Reduction of CO2 Emissions from Cement Plants
Gante Caruso, Hernane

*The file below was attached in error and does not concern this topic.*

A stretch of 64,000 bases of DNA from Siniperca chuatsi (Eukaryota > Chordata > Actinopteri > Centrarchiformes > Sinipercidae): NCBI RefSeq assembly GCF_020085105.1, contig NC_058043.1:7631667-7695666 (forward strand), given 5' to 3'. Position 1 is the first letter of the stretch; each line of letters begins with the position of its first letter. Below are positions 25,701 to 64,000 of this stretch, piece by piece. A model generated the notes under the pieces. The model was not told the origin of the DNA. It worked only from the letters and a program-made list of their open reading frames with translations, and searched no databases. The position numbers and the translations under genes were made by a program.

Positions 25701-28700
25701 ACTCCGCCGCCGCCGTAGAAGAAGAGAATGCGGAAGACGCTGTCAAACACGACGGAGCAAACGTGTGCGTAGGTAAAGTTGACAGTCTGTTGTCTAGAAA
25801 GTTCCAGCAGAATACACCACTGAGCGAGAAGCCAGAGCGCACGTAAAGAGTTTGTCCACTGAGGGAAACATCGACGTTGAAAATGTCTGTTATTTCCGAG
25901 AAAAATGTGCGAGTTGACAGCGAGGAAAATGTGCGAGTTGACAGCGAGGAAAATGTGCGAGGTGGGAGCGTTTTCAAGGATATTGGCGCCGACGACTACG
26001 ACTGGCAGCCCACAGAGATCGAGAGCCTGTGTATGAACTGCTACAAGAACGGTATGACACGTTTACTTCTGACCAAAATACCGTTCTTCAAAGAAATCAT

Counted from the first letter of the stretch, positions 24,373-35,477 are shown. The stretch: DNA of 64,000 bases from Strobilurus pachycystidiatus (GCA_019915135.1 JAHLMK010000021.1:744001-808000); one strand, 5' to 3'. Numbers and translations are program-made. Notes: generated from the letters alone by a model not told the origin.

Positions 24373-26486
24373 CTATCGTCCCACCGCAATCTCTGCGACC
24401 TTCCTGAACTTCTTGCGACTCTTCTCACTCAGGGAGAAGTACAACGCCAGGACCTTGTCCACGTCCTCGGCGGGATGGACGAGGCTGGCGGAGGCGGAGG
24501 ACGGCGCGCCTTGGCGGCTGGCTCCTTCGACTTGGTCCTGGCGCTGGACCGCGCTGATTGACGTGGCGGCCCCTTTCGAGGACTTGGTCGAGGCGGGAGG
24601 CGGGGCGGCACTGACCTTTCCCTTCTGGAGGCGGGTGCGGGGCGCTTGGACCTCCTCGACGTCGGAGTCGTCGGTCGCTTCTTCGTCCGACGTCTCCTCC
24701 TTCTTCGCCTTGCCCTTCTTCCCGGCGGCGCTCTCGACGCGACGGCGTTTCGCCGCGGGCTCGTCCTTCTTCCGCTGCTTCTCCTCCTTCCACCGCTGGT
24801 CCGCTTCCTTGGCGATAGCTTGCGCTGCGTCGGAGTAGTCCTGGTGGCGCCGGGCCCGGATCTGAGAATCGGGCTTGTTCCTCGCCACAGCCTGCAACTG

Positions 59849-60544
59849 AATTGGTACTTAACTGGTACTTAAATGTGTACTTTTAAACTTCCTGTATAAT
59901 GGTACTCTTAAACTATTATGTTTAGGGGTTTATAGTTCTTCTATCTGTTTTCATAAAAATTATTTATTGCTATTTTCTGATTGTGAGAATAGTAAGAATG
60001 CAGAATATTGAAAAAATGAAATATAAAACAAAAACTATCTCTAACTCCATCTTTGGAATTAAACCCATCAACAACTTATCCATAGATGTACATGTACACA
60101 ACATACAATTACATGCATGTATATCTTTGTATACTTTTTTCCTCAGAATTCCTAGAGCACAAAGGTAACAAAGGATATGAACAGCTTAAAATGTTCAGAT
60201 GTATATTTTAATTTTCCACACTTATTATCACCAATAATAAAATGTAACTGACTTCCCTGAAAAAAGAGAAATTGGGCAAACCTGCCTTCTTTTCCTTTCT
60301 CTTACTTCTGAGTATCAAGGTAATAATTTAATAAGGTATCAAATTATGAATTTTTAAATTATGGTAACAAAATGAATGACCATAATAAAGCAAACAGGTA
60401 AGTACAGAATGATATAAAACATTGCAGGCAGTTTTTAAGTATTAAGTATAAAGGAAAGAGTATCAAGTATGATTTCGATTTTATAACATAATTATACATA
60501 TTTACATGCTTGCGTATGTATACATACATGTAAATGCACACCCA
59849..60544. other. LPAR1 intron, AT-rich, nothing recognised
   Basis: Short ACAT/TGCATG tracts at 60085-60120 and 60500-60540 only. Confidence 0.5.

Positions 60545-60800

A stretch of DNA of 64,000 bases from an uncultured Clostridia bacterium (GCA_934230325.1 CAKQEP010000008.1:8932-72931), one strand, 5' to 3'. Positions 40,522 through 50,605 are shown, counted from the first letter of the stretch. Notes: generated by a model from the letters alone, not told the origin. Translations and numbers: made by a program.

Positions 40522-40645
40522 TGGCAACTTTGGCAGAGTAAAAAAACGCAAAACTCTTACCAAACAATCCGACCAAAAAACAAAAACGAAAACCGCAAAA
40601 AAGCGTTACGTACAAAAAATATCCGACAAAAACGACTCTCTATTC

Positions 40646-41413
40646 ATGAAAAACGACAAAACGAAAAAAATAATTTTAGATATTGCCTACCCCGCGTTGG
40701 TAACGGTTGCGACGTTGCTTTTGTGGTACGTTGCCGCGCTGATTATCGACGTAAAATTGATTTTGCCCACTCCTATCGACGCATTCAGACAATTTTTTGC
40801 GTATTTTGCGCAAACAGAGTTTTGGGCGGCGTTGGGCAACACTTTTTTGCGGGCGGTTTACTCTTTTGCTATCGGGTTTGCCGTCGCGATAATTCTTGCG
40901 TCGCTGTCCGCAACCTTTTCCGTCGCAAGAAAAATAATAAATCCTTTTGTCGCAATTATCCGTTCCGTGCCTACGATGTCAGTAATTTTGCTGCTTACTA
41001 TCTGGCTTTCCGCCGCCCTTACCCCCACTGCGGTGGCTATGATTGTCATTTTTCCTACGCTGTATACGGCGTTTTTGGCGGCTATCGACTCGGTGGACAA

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Reduction of CO2 Emissions from Cement Plants Governments around the world have been pressured by society to discuss environmental issues, and global warming is one of the most controversial debates. The Kyoto Protocol is an agreement made under the United Nations Framework Convention on Climate Change (UNFCCC). Under Kyoto protocol some countries committed to reduce their Greenhouse Gas (GHG) emissions. The Intergovernmental Panel on Climate Change (IPCC) has predicted global rise in temperature and carbon dioxide is a major greenhouse gas responsible for global warming. The cement industry contributes approximately five per cent of the total CO2 emitted worldwide. Currently Canada sustains a very aggressive objective to reduce GHG emissions to support the Kyoto Protocol. It is clear that international affairs and global polices will affect different sectors and even though cement production and distribution is constrained by location and natural resource availability, the major cement producers around the globe will be required to meet more stringent environmental regulations. Kyoto presents a ‘cap and trade’ mechanism that requires countries to reduce, on average, 5.2 per cent below their 1990 baseline. This reduction must take place between 2008 and 2012. Although these caps are country specific, most countries are requiring industries to have particular objectives for reduction. This can be seen especially in European countries. The credit trade opportunity increases the possibility for an economical justification of new and environmentally friendly solution for GHG emissions abatement. St Marys Plant, located in St Marys, Ontario, was used as a case study to evaluate the results of various modifications on cement plants operation that can impact on the plant CO2 emissions. An economic model which objective is to highlight the best selection strategy to reduce CO2 emissions with the least cost was developed using St Marys Plant data as part of this thesis. St Marys Plant achieved a significant result of 23.6 per cent reduction in CO2 emissions per tonne of cement produced. The results were achieved mainly by applying a progressive approach prioritising project implementation effort and feasibility. St Marys main steps were 1) implementation of a more robust maintenance system, 2) plant optimization and Kiln expert system; 3) alternative fuels and 4) major equipment modifications.